In this previous post, I described the main changes to the SCP dock, and in particular the new tabs designed to optimize the space on the display.
In this post I present the redesigned Main interface that contains the SCP tools.
In addition, I have implemented a profound change to the SCP core, which is the ability to define multiple band setsthis opens many possibilities for new tools that can exploit the combination of bands (I am thinking about raster mosaic and more tools) which I'll try to include in SCP 6.

Main interface
Categories: OSGeo Planet

OSGeo.nl: GRASS GIS crash course

OSGeo Planet - Sun, 2017-10-08 18:44

On 3 November 2017 there will be a GRASS GIS crash course, organized by OSGeo.nl and the Faculty of Geo-Information Science and Earth Observation of ITC.  The course will provide participants with an overview of the software capabilities and a hands-on experience in raster, vector and time series processing with the Open Source software GRASS GIS 7. For more information, go to https://osgeo.nl/grassgis-course/. You can register on our Meetup page [update: maximum number of participants has been reached, registration closed].



Course structure/contents

The course consists of mainly practical sessions with a short intro to basic concepts at the beginning. All the code and material will be publicly available.

  • We will cover the following introductory topics, among others:
  • GRASS database, locations and mapsets
  • Working with different data types (vector, raster, 3D raster formats, time series)
  • Different interfaces (GUI, CLI, Python)
  • Region and mask
  • Scripting examples
  • Visualization of spatial data; scale bar, symbols, grids, color tables, histograms
  • Where to find help

After the introduction with simple examples, we will go together through a guided exercise to demonstrate a full workflow in GRASS GIS, involving raster, vector and temporal data. In the end, participants will have the chance to follow three different tutorials: Remote sensing analysis using satellite data, Time series processing and spatial point interpolation. Teachers will be available for questions and explanations.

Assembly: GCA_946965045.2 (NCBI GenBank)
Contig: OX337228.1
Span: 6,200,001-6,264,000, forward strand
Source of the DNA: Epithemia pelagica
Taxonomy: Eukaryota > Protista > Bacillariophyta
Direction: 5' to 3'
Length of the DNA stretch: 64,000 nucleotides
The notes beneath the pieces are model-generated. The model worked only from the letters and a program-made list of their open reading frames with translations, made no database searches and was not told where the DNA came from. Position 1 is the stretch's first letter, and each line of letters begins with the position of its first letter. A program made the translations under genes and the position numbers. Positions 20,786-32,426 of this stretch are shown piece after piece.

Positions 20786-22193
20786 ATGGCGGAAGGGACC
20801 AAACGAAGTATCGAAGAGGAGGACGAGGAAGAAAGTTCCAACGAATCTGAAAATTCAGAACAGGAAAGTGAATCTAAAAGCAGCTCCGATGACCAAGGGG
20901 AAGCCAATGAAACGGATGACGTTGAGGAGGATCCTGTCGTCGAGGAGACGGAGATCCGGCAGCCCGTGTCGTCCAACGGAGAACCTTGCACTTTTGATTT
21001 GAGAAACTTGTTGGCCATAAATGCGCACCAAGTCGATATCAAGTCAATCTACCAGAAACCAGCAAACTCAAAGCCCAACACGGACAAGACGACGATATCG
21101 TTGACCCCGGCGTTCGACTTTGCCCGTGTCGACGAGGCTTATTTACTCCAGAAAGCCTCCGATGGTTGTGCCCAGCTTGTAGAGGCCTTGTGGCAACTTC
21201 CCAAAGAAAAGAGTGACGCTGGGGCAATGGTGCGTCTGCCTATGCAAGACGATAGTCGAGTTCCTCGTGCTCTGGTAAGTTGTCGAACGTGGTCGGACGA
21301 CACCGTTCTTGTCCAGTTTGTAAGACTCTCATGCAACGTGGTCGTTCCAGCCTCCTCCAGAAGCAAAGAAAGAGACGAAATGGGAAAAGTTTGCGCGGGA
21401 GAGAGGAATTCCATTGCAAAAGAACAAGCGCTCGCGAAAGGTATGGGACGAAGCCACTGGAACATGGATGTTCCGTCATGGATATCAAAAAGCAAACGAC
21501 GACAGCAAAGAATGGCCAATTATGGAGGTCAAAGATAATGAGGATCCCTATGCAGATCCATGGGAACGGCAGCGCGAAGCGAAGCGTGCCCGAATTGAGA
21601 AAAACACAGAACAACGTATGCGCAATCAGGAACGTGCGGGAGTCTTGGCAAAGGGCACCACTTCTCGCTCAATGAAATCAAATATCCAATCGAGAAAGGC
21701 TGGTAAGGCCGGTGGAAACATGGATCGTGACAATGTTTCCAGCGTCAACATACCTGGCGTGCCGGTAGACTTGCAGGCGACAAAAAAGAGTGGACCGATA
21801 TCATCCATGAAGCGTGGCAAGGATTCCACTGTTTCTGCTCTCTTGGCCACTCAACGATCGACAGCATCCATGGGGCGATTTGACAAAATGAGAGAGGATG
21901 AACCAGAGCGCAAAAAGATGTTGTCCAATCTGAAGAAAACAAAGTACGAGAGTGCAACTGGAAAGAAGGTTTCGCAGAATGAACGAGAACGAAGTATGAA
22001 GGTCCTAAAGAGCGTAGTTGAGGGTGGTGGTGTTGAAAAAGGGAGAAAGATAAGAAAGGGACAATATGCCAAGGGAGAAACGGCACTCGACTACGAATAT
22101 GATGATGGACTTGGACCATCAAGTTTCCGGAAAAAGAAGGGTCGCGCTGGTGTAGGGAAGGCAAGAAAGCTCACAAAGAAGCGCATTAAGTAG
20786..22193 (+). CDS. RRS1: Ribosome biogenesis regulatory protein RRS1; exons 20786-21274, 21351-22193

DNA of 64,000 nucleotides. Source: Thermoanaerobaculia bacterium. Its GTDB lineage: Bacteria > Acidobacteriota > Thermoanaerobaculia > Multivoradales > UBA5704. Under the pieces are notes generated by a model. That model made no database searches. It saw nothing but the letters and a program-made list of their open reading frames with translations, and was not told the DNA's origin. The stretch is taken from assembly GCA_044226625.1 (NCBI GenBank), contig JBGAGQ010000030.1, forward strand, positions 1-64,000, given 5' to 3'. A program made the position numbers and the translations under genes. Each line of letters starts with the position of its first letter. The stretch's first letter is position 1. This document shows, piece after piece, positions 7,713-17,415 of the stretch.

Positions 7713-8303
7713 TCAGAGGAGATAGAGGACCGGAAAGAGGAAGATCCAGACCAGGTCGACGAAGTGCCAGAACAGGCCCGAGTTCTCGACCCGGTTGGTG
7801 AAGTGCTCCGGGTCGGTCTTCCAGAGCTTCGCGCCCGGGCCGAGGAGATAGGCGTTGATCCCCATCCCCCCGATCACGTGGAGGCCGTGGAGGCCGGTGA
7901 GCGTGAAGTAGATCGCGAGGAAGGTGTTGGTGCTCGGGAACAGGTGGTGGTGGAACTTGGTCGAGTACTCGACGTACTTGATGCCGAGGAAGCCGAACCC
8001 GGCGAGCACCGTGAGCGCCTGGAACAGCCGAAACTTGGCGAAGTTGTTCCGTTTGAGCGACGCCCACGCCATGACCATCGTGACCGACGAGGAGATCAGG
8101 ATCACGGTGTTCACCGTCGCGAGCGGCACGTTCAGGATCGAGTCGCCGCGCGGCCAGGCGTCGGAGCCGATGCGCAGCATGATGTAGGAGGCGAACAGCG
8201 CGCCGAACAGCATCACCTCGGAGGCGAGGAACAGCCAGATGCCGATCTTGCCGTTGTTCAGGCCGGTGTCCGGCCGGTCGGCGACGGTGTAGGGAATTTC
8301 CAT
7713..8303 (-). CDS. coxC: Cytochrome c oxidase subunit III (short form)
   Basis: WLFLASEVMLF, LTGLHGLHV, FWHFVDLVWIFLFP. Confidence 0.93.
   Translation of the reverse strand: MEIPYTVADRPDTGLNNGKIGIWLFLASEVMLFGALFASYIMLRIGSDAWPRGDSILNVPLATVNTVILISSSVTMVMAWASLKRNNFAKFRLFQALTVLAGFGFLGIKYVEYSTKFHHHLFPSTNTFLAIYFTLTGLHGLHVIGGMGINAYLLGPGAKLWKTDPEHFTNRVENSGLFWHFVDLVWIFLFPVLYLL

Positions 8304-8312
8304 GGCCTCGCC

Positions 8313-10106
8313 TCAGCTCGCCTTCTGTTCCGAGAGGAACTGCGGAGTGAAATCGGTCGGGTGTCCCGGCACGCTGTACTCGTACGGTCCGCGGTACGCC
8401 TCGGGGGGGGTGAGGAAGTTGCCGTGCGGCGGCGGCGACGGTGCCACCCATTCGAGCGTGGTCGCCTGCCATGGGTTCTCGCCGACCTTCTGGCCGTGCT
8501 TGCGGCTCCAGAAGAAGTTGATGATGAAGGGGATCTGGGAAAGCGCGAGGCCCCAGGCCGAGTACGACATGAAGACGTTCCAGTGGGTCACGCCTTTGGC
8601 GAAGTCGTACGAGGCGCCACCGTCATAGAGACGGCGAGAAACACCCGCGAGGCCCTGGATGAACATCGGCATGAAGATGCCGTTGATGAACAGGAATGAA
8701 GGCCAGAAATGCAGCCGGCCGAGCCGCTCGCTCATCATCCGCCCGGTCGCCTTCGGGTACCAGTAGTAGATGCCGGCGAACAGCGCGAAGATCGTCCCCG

When and where?
  • Friday, November 3rd, 2017 from 10.30 to 16.30 (with 1-hour for lunch break)
  • ITC – Faculty of Geo-Information Science and Earth Observation. University of Twente. Hengelosestraat 99, 7514 AE, Enschede. The Netherlands.
Categories: OSGeo Planet

Free and Open Source GIS Ramblings: Movement data in GIS #8: edge bundling for flow maps

OSGeo Planet - Sun, 2017-10-08 17:50

If you follow this blog, you’ll probably remember that I published a QGIS style for flow maps a while ago. The example showed domestic migration between the nine Austrian states, a rather small dataset. Even so, it required some manual tweaking to make the flow map readable. Even with only 72 edges, the map quickly gets messy:

Raw migration flows between Austrian states, line width scaled by flow strength

One popular approach in the data viz community to deal with this problem is edge bundling. The idea is to reduce visual clutter by generate bundles of similar edges. 

Surprisingly, edge bundling is not available in desktop GIS. Existing implementations in the visual analytics field often run on GPUs because edge bundling is computationally expensive. Nonetheless, we have set out to implement force-directed edge bundling for the QGIS Processing toolbox [0]. The resulting scripts are available at https://github.com/dts-ait/qgis-edge-bundling.